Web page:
U.S. Sends Anti-Israel Advisor to Anti-Semitic Sweden (GateStone Institute) by Soeren Kern 04/17/12)
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The problem of anti-Semitism in Sweden is so widespread that the
Simon Wiesenthal Center has advised Jews to avoid travelling to the
country altogether: " There have been dozens of incidents reported to
the authorities but have not resulted in arrests or convictions for
U.S. President Barack Obama´s controversial anti-Semitism advisor,
Hannah Rosenthal, will be visiting Sweden on April 24 to meet with
Ilmar Reepalu, the famously anti-Israel mayor of the city of Malmö.
According to the American embassy in Stockholm, Rosenthal has been
following the rise of anti-Semitism in Malmö for some time and wants
to make sure that there are no politicians in the area that encourage
discrimination, racism or hatred for Jews.
Rosenthal´s visit to Sweden is likely to amount to little more than
an empty photo opportunity. This is because Rosenthal and Reepalu are
both self-styled "progressives" who hold the insidious belief that
Jews are to blame for anti-Semitism because of their support for
Like other European countries, Sweden has experienced a significant
uptick in anti-Semitic hate-crimes in recent years. Jews in Sweden
are frequently subject to harassment and some have been physically
assaulted; Jewish cemeteries in the country have repeatedly been
desecrated; Jewish worshippers have been abused on their way home
from prayer; and Jews have been taunted in the streets by masked men
chanting phrases such as "Hitler, Hitler" and "Dirty Jew." Some Jews
in Sweden have stopped attending prayer services out of fear for
The problem of anti-Semitism in Sweden is so widespread that the Los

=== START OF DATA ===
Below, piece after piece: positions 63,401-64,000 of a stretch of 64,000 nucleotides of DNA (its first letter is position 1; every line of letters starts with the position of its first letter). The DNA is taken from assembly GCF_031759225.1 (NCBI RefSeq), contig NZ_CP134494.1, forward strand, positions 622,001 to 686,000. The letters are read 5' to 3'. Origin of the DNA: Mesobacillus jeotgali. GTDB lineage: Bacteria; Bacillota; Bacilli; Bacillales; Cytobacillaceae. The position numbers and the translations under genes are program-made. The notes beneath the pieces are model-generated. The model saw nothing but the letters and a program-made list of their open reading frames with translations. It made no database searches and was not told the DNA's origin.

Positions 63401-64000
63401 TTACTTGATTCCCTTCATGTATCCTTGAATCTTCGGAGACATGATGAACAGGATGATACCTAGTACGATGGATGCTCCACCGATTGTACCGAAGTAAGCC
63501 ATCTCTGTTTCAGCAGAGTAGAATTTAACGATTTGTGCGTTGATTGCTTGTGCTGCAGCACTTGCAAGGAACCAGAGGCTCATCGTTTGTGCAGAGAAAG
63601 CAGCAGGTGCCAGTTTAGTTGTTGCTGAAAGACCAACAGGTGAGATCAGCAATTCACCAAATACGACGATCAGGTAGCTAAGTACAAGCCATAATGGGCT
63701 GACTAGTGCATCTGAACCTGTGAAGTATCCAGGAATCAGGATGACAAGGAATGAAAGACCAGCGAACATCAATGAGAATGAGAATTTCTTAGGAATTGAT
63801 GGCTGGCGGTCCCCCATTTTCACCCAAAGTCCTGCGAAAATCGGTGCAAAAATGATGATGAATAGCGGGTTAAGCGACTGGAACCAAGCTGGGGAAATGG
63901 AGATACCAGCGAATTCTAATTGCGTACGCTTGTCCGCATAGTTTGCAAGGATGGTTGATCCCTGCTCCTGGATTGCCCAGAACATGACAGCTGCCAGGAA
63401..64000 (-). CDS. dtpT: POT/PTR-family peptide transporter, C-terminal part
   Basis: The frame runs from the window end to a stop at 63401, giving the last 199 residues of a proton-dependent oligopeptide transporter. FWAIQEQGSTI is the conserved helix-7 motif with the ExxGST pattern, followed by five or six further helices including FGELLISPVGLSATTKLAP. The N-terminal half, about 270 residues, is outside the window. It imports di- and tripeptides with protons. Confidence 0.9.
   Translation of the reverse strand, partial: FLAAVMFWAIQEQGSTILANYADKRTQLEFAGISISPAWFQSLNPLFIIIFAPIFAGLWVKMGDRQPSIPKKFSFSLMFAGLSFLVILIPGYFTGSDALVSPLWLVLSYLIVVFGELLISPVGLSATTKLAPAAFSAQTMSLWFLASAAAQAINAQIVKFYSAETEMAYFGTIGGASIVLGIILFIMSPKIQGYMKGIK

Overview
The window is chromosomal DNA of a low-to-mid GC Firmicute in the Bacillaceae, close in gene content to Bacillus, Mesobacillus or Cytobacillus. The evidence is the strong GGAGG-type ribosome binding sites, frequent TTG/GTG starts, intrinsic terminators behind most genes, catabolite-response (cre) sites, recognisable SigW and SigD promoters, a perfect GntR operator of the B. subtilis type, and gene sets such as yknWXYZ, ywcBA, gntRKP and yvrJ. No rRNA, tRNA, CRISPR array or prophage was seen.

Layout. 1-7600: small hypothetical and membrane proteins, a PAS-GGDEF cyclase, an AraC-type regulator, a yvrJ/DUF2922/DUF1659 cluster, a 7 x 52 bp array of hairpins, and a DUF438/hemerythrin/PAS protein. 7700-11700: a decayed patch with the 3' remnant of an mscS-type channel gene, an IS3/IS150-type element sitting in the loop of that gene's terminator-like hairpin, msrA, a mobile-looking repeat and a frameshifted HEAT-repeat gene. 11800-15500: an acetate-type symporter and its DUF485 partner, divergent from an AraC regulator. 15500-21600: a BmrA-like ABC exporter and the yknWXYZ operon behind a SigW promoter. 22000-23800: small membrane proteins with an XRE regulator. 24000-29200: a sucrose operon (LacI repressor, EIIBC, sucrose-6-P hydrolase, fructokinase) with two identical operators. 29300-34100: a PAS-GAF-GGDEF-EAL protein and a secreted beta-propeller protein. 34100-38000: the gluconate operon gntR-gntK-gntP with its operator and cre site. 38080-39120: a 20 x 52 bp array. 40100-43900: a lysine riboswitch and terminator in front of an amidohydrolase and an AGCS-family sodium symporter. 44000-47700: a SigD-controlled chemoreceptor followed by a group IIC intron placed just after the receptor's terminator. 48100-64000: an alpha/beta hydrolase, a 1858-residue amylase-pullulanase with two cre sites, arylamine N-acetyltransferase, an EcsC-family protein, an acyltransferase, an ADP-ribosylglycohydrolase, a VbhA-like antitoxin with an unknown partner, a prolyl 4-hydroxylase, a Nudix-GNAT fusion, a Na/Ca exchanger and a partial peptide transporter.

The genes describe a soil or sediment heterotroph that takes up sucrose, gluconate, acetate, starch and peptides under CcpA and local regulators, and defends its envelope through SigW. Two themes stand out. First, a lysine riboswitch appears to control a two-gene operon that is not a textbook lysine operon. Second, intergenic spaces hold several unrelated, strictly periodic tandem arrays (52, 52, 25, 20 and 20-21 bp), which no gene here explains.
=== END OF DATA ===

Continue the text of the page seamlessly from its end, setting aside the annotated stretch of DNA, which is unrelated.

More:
Angeles-based Simon Wiesenthal Center has advised Jews to avoid
traveling to the country altogether. "We reluctantly are issuing this
advisory because religious Jews and other members of the Jewish
community there have been subject to anti-Semitic taunts and
harassment. There have been dozens of incidents reported to the
authorities but have not resulted in arrests or convictions for hate
crimes," the center said in a statement.
Malmö, the third-largest city in Sweden, has become an especially
hostile place for Jews, who are increasingly subjected to threats,
intimidation and physical violence.
The only synagogue serving Malmö´s 700-strong Jewish community has
been a frequent target of attack. The synagogue, which is often the
target of bomb threats, has also been set on fire, and now has
security guards stationed around the building. The windows of the
synagogue have been replaced with bullet-proof glass, while the
Jewish kindergarten can only be reached through reinforced steel
The situation for Jews in Malmö is so bleak that some 30 Jewish
families have already left the city for Stockholm, England or Israel -
- and more are preparing to go.
The upswing in anti-Semitic violence in Malmö is being attributed to
two key factors: the exponential increase in the number of Muslim
immigrants in the city, as well as to Malmö´s bigoted leftwing mayor,